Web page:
We determined whether acquired obesity is associated with increases in liver or intra-abdominal fat or impaired insulin sensitivity by studying monozygotic (MZ) twin pairs discordant and concordant for obesity. We studied nineteen 24- to 27-yr-old MZ twin pairs, with intrapair differences in body weight ranging from 0.1 to 24.7 kg body mass index (BMI) range 20.0–33.9 kg/m 2 , identified from a population-based FinnTwin16 sample. Fat distribution was determined by magnetic resonance imaging, percent body fat by dual-energy X-ray absorptiometry, liver fat by proton spectroscopy, insulin sensitivity by measuring the fasting insulin concentration, and whole body insulin sensitivity by the euglycemic insulin clamp technique. Intrapair differences in BMI were significantly correlated with those in intra-abdominal fat ( r = 0.82, P < 0.001) and liver fat ( r = 0.57, P = 0.010). Intrapair differences in fasting insulin correlated with those in subcutaneous abdominal ( r = 0.60, P = 0.008), intra-abdominal ( r = 0.75, P = 0.0001) and liver ( r = 0.49, P = 0.048) fat. Intrapair differences in whole body insulin sensitivity correlated with those in subcutaneous abdominal ( r = –0.72, P = 0.001) and intra-abdominal ( r = –0.55, P = 0.015) but not liver ( r = –0.20, P = 0.20) fat. We conclude that acquired obesity is associated with increases in intra-abdominal and liver fat and insulin resistance, independent of genetic factors. body composition; fatty liver; genes; environment; spectroscopy; magnetic resonance imaging Address for reprint requests and other correspondence: K. H. Pietiläinen, Dept. of Public Health, PO Box 41, Univ. of Helsinki, 00014 Helsinki, Finland (E-mail: email@example.com )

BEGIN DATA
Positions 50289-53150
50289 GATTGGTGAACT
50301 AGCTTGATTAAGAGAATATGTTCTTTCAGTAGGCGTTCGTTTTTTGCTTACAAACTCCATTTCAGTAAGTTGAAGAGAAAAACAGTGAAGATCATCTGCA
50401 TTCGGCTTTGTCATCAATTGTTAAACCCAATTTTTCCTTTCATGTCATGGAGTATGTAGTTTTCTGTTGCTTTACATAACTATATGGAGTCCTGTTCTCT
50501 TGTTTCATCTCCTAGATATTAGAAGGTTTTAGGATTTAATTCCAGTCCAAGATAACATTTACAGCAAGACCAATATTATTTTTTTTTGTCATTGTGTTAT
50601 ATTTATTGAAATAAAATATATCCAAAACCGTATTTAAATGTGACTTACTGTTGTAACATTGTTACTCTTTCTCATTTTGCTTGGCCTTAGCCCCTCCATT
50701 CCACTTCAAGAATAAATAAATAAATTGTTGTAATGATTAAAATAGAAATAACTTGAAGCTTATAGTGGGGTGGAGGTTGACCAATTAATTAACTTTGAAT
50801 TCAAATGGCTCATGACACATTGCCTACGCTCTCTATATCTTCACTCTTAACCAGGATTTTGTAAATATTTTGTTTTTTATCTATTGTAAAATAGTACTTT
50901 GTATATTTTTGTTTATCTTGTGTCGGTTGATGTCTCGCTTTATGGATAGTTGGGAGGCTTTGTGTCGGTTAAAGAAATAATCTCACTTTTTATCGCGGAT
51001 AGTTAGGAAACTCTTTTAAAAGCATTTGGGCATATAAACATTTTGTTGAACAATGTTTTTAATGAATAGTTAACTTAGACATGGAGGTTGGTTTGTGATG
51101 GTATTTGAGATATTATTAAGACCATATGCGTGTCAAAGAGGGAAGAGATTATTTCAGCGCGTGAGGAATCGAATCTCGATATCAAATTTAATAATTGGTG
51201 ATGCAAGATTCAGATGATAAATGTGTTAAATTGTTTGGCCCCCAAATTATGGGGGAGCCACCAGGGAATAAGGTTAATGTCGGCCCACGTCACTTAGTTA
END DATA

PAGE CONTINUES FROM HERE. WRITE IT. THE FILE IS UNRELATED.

AJP - Endocrinology and Metabolism – The American Physiological Society
Published: Apr 1, 2005
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